Cuticle Biomaterials



The arthropod cuticle has been in existence for well over 500 million years. The cuticle is mostly composed of two types of polymers, proteins and chitin. Chitin is a polysaccharide that provides structural support for the cuticle. Chitin is the second most abundant natural polymer on planet earth, after cellulose (produced by plants).

Chitin is also a waste product from the seafood industry. The muscular tissues of shrimp and other shellfish are consumed by humans but the cuticle is typically removed in processing. Most of the cuticle is discarded as waste. However, there are some important new uses for arthropod cuticle in medical products.

The arthropod cuticle must contain the liquid of the arthropod open circulatory system. If an arthropod is wounded, cells in its hemolymph (arthropod blood) will attach to the cuticle, coagulate and harden to patch the wound. This process has some similarities to blood clotting and scab formation to close wounds in humans. The cuticle of arthropods provides a much better surface for blood cell adhesion than many other polymers such as cellulose. Can arthropod cuticle be used for human blood clotting?

It can. However, the proteins that can cause shellfish allergies are removed by processing to produce a material called chitosan. The chitosan is a modified chitin that tightly binds cells and charged particles. When used as a compress, it stops bleeding more rapidly and effectively than the traditional cotton gauze bandage. Chitosan bandages are more expensive than traditional gauze and are used in special situations such as severe trauma or in dental applications where the wound area is relatively small. Chitosan powder can be used directly in wounds to stop bleeding and is being tested as a material for use in minimizing long term damage to the spinal chord after trauma. Chitosan has important antibacterial properties. Pathogens will adhere to the chitosan and be prevented from circulating throughout the body.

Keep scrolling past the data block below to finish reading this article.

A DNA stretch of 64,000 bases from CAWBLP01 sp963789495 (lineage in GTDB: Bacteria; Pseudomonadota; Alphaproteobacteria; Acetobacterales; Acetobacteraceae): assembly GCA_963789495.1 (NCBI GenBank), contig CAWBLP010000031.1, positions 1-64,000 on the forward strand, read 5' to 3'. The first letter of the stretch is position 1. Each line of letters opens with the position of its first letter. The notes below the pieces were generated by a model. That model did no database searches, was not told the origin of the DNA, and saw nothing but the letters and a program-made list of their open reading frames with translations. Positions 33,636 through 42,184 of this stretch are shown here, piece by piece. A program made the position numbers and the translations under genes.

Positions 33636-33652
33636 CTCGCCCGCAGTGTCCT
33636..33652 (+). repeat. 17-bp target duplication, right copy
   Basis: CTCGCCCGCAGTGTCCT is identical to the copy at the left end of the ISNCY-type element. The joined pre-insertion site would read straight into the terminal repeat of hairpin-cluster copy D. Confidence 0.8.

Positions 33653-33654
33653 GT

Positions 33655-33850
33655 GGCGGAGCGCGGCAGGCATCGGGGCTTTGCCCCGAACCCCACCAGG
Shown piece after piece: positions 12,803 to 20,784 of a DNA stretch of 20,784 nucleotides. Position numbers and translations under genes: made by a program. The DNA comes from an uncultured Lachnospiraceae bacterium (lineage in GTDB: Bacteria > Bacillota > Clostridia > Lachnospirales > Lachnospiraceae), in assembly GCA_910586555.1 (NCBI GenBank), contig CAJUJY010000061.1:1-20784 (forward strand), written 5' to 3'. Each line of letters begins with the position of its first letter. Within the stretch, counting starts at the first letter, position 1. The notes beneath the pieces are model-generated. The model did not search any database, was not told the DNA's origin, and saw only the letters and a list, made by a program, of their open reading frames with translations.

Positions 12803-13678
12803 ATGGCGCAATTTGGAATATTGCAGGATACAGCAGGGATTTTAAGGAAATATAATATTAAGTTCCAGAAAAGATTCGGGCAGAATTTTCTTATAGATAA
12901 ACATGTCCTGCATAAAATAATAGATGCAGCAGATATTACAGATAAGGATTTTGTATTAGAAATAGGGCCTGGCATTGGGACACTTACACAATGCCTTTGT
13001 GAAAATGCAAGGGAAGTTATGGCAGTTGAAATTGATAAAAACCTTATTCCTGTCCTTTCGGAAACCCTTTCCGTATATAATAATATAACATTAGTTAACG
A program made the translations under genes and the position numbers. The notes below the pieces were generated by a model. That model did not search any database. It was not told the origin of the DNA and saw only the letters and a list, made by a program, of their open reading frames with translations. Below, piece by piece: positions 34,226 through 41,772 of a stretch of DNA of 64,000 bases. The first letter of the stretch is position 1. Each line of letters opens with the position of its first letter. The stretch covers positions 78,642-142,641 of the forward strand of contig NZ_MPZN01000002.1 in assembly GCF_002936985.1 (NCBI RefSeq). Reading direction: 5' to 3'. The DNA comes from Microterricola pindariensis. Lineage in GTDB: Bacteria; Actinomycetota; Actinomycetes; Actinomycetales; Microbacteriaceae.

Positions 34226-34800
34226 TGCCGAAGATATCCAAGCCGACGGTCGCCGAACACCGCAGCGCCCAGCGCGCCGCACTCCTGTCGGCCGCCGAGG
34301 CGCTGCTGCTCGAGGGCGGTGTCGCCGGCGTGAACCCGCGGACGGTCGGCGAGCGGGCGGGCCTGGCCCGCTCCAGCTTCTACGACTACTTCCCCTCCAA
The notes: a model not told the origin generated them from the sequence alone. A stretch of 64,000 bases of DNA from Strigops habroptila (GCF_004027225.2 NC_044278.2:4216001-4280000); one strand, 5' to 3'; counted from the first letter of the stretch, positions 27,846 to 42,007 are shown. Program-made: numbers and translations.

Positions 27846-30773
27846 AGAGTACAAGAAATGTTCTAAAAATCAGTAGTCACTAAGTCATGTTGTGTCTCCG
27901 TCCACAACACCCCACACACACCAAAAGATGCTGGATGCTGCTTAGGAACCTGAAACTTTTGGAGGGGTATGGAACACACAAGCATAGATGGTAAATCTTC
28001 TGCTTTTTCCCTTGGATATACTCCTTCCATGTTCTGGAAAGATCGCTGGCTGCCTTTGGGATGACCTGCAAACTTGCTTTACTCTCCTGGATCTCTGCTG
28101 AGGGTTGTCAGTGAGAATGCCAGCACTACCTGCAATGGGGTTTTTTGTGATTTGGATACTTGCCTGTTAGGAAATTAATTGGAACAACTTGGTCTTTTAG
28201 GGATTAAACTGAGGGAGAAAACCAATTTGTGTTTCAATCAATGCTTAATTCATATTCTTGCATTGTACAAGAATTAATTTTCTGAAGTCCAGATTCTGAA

Chitosan is also finding use in environmental protection. The properties of chitosan that bind cells will also bind soil particles. Chitosan can be used as a flocculant, a substance that causes soil particles to more rapidly sediment. In areas where the soil has been disturbed and is ‘muddying the waters’ chitosan can clear the water and improve conditions for aquatic plants and animals.

Chitosan is even used as a food additive to provide additional fiber to the diet. While marketed for weight loss, chitosan is marginally effective. In weight loss, the primary mechanism would be replacing nutrients, with the non-digetstible chitosan fiber. People who want to lose weight still need to consume less and exercise more.

The study of biomolecules of insects and other arthropods can lead to important advances in human health and environmental protection.

About jjneal

Jonathan Neal is a retired Associate Professor of Entomology at Purdue University and author of the textbook, Living With Insects (2010). This blog is a forum to communicate about the intersection of insects with people and policy. This is a personal blog. The opinions and materials posted here are those of the author and are in no way connected with those of my employer.
This entry was posted in Biomaterials, by jjneal. Bookmark the permalink.

1 Response to Cuticle Biomaterials

  1. Pingback: Cuticle Biomaterials – Entomo Planet

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